For decades, researchers have puzzled over why rich northern countries have cancer rates many times higher than those in developing countries - and many have laid the blame on dangerous pollutants spewed out by industry.
But research into vitamin D is suggesting both a plausible answer to this medical puzzle and a heretical notion: that cancers and other disorders in rich countries aren't caused mainly by pollutants but by a vitamin deficiency known to be less acute or even non-existent in poor nations.
Those trying to brand contaminants as the key factor behind cancer in the West are "looking for a bogeyman that doesn't exist," argues Reinhold Vieth, professor at the Department of Nutritional Sciences at the University of Toronto and one of the world's top vitamin D experts. Instead, he says, the critical factor "is more likely a lack of vitamin D."
What's more, researchers are linking low vitamin D status to a host of other serious ailments, including multiple sclerosis, juvenile diabetes, influenza, osteoporosis and bone fractures among the elderly.
Not everyone is willing to jump on the vitamin D bandwagon just yet. Smoking and some pollutants, such as benzene and asbestos, irrefutably cause many cancers.
But perhaps the biggest bombshell about vitamin D's effects is about to go off. In June, U.S. researchers will announce the first direct link between cancer prevention and the sunshine vitamin. Their results are nothing short of astounding.
A four-year clinical trial involving 1,200 women found those taking the vitamin had about a 60-per-cent reduction in cancer incidence, compared with those who didn't take it, a drop so large - twice the impact on cancer attributed to smoking - it almost looks like a typographical error.
And in an era of pricey medical advances, the reduction seems even more remarkable because it was achieved with an over-the-counter supplement costing pennies a day.
One of the researchers who made the discovery, professor of medicine Robert Heaney of Creighton University in Nebraska, says vitamin D deficiency is showing up in so many illnesses besides cancer that nearly all disease figures in Canada and the U.S. will need to be re-evaluated. "We don't really know what the status of chronic disease is in the North American population," he said, "until we normalize vitamin D status."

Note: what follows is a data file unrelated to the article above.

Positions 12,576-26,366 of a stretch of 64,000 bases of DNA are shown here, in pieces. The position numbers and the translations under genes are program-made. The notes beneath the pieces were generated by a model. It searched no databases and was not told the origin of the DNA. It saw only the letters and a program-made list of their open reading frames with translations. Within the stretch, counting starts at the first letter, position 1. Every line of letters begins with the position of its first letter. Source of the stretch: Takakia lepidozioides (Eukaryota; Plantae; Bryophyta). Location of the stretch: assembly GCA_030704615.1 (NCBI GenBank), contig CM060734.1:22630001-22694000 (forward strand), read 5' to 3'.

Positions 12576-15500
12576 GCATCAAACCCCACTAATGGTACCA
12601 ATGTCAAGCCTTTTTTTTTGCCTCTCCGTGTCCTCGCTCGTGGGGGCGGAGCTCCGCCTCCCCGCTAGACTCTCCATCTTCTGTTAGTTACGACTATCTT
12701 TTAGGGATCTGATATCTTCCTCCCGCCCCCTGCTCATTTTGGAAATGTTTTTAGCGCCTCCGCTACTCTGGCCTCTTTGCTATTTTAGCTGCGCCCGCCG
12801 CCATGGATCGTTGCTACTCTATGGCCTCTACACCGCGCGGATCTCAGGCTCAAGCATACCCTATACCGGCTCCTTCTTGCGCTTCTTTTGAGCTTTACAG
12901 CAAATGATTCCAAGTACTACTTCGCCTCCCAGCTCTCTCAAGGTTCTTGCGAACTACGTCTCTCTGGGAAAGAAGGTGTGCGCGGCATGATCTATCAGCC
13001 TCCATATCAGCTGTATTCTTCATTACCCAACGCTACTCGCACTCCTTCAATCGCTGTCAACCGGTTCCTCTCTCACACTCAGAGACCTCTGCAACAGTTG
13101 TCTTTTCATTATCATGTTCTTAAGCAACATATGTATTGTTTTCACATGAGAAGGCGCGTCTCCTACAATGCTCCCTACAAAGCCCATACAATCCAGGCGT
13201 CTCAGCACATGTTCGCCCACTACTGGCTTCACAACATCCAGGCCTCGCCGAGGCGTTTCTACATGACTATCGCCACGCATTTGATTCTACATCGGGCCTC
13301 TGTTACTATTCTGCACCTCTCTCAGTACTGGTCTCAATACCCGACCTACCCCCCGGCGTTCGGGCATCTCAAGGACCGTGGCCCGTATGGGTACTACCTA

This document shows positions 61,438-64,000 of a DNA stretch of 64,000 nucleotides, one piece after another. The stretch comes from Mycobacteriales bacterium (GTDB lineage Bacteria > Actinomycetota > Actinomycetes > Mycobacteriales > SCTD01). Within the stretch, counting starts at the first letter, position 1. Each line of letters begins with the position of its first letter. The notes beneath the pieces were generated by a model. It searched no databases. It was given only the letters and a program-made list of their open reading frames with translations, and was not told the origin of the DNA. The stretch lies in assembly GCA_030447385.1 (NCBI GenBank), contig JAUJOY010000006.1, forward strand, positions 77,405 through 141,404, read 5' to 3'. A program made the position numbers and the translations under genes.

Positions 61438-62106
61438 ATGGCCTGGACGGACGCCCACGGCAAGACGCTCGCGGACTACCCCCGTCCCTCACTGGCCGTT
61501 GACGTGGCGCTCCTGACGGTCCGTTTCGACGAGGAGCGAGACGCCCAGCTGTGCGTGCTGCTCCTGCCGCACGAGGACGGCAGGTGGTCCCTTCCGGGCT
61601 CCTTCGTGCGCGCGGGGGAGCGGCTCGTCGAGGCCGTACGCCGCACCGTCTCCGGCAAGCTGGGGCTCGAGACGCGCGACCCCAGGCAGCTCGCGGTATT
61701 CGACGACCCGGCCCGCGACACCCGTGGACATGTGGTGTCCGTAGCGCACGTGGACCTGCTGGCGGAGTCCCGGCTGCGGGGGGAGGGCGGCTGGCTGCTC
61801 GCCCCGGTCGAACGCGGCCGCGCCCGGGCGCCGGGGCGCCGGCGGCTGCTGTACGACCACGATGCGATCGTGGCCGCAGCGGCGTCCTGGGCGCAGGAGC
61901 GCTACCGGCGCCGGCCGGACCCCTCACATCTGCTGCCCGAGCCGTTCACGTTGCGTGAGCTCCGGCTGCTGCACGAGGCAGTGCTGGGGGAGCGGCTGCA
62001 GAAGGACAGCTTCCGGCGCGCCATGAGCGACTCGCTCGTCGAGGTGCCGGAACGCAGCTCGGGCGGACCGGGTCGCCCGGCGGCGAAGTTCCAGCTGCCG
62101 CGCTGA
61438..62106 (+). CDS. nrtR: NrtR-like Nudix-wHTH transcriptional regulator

For decades, vitamin D has been the Rodney Dangerfield of the supplement world. It's the vitamin most Canadians never give a second thought to because it was assumed the only thing it did was prevent childhood rickets, a debilitating bone disease. But the days of no respect could be numbered. If vitamin D deficiency becomes accepted as the major cause of cancer and other serious illnesses, it will ignite the medical equivalent of a five-alarm blaze on the Canadian health front.
For many reasons, Canadians are among the people most at risk of not having enough vitamin D. This is due to a quirk of geography, to modern lifestyles and to the country's health authorities, who have unwittingly, if with the best of intentions, played a role in creating the vitamin deficiency.
Authorities are implicated because the main way humans achieve healthy levels of vitamin D isn't through diet but through sun exposure. People make vitamin D whenever naked skin is exposed to bright sunshine. By an unfortunate coincidence, the strong sunshine able to produce vitamin D is the same ultraviolet B light that can also causes sunburns and, eventually, skin cancer.
Only brief full-body exposures to bright summer sunshine - of 10 or 15 minutes a day - are needed to make high amounts of the vitamin. But most authorities, including Health Canada, have urged a total avoidance of strong sunlight or, alternatively, heavy use of sunscreen. Both recommendations will block almost all vitamin D synthesis.
Those studying the vitamin say the hide-from-sunlight advice has amounted to the health equivalent of a foolish poker trade. Anyone practising sun avoidance has traded the benefit of a reduced risk of skin cancer - which is easy to detect and treat and seldom fatal - for an increased risk of the scary, high-body-count cancers, such as breast, prostate and colon, that appear linked to vitamin D shortages.Report Typo/Error